UNITED STATES GENERAL ACCOUNTING OFFiCE DALLAS REGIONAL Ol-FICE ROOM BOO 1512 COMMERCE STREET DALLAS, TEXAS 75101 Mr. R. M. Weaver Superintendent of Industries Federal Prison Industries, Inc. Federal Correctional Institution Seagoville, Texas 75159 Dear Mr. Weaver: We have completed an examrnatlon of the financial statements of the Federal Prison Industries, Inc. (FPI), Seagoville, Texas, for the fiscal year ended June 30, 1970. The examination was made pursuant to the Government Corporation Control Act (31 U.S.C. 841). Our review, which was completed in September 1970, was made in accordance with generally accepted auditing standards and mn- eluded such tests of accounting records and financial transactions as we consldered necessary m mew of the nature and volume of transactions and the effectiveness of internal controls. We con- sidered the most recent audit performed by the FPI examiners which was completed in November 1969. Our findings, which were discussed with you and lnstltution officials at the conclusion of our review, included minor deficiencies on which corrective action had been taken or promised. Other findings concerning matters which are within your authority and responsibility are summarized below for your information and such additional action as you deem necessary. BEST ~~~~~~~~~ AVA1LABLE PROCUREMENT OF FIXED ASSETS AND SUPPLIES Cur review disclosed several weaknesses In the procedures for acquiring fixed assets and supplies both in the Furniture Refinishing Industry and in the Vocational Training Department. Regulations provide that only authorized contracting officers can obligate government funds by placing orders for goods and servicesI In addition, although the regulations provide that small purchases which do not exceed $2,500 do not Justify procedures of advertised procure- ment; they do provide that competitzon reasonably available should be obtained and the files should document the decisions made and the actions taken. -2- During our review we found several instances where purchases were made by unauthorized personnel wlthout going through the proper pro- cedures and two lnvolces dated prior to the date of the purchase req- ulsltlon. We found very little lndlcatlon that available competltlon was sollclted or that the Items procured were sole-source items. The business manager, who 1s also the certifying officer, informed us that this was a common practice. The FPI examiners also commented on this deficiency in their report coverlng their November 1969 review. We believe that purchases of the nature cited above are contrary to good procurement practices. Since both you and vocational tralnlng offlclals agreed to take corrective action to comply with the regula- tions, we are maklng no recommendations on this matter at this time. YEAR-END PROCUREMENTS 0;d1'#3T AVAILABLE Our review disclosed that the Vocational Tralnlng Department ex- pended funds at the end of the fiscal year for material to be used in the following year. We noted that during the month of June 1970, the Vocational Train- lng Department procured materials which apparently could not be used before the end of the fiscal year. These items were expensed when pur- FL - _-- 'chased and no Inventory records malntalned. For example , we noted two purchase orders dated June 29, 1970, totaling $658.50 for 43 rolls of video tape. The receiving reports showed that the tapes were delivered on that date, We discussed this matter with vocational training offlclals who acknowledged that they did stockplle materials that would be needed in the succeeding fiscal year at the end of the year if funds were avall- able. Annually, the Congress has placed a llmltatlon on the amount of funds to be expended for vocational tralnlng. In our opinion, funds llmlted annually by the Congress should be used only for expenses applicable to that fiscal year and that year-end spending for stock- piling material supplements the followrng year's llmltatlon. Since both you and vocational tralnlng officials agreed to correct this practice, we are making no recommendation at this time. NEED FOR IMPROVED TOOL CONTROL IN VOCATIONAL TRAINING DEPARTMSNT Our physical inspection and dlscusslons with vocational tralnlng personnel disclosed a weakness in the control of tools used in the automotive repazr and machine shop. Some tools, especially those used -3- in automotive repair, were stored during the day in four unlocked and untended roll-around cabinets which were available to anyone in the area. Each of these cabinetb contained valuable tools such as precision ln- struments and ratchet wrench sets as well as numerous common-use tools. In addition, other tools, used in the machine shop were to be stored on shadow boards which would reveal at a glance which tools were m use. These tools were to be returned to the shadow board when not in use. We were informed by the shop foreman that in many instances he does not perform a dally check of the shadow board or of the roll-around cabinets. At other locations in the IInstltutlon, tool control was a constant procedure. FPI, for example, made a daily tool count and either located all missing tools or was required to file a report with the Control Department. Many of the tools cost less than $100, which according to FPI manual instructions are expensed upon procurement and memorandum stock cards are required to be malntalned for such tools. We found that the memorandum cards were not being maintained. BEST ~~~~;\rl~ii-ii AVAILABLE We recognize the problem of maintaining constant control over the tools, particularly since there are only two clvlllan employees in the shop and, In automotive repair there was a constant need for using many different tools on one job. However, we believe that the Vocatronal Training Department should devise such tool controls that are feasible and practxal. We belleve that memorandum stock records should be established to Identify the tools to be controlled and that the roll- around cabinets should be locked when not In use to provide addltlonal controls. Vocational Tralnxng Department offrclals acknowledged the weaknesses and agreed to establish better control over tools, including the maln- tenance of memorandum stock records* We are therefore, making no recommendation at this time. We wish to acknowledge the courtesies and cooperation shown our representatives during the review. We would appreciate your comments and advice as to any further action taken on the matters discussed herezn. Copies of this letter are being sent to the Assistant Attorney General for Administration, Department of Justices the Commxssloner of -4- Industries, Federal Prison Industries, Inc.; and the Warden, Federal Correctional Institution, Seagovllle, Texas. Sincerely yours, W. H. Sheley, Jr, Regional Manager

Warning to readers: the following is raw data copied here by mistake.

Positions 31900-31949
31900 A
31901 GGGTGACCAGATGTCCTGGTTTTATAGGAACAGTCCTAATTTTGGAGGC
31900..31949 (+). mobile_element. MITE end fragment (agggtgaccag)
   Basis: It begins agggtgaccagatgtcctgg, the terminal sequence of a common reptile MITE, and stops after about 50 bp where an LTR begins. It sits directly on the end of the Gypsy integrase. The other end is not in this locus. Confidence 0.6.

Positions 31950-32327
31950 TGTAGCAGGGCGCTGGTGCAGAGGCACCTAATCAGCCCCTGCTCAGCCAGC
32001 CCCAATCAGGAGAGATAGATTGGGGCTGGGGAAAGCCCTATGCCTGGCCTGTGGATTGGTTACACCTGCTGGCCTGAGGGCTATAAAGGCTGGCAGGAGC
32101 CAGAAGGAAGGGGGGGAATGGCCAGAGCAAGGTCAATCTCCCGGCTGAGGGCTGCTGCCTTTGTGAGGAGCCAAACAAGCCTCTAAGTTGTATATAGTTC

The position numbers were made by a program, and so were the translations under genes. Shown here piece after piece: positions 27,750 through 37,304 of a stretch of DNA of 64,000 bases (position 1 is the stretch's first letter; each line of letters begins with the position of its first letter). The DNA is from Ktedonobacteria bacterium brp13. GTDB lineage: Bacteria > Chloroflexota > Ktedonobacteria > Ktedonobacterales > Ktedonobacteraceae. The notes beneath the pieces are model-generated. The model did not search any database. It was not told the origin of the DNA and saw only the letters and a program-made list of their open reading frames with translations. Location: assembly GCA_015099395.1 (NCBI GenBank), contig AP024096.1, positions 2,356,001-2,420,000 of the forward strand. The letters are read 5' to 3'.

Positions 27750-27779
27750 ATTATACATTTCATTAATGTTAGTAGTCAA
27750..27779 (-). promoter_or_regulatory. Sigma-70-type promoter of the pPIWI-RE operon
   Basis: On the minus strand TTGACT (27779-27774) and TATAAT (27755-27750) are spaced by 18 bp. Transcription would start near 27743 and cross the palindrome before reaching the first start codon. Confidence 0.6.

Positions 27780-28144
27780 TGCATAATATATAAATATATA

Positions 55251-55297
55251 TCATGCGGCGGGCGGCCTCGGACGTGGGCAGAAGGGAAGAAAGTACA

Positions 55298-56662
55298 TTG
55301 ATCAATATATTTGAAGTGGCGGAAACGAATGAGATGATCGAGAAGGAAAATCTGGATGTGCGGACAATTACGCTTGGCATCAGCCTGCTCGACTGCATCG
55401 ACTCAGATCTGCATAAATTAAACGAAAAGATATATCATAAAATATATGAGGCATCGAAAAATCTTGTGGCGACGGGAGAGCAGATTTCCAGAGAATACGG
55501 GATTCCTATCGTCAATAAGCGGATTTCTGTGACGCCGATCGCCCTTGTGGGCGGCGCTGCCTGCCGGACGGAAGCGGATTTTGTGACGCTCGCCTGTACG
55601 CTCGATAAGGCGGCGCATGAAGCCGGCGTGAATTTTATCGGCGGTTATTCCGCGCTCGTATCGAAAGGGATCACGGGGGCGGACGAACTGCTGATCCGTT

Examination of Financial Statements, Federal Prison Industries, Inc., Seagoville, Texas
Published by the Government Accountability Office on 1971-01-12.
Below is a raw (and likely hideous) rendition of the original report. (PDF)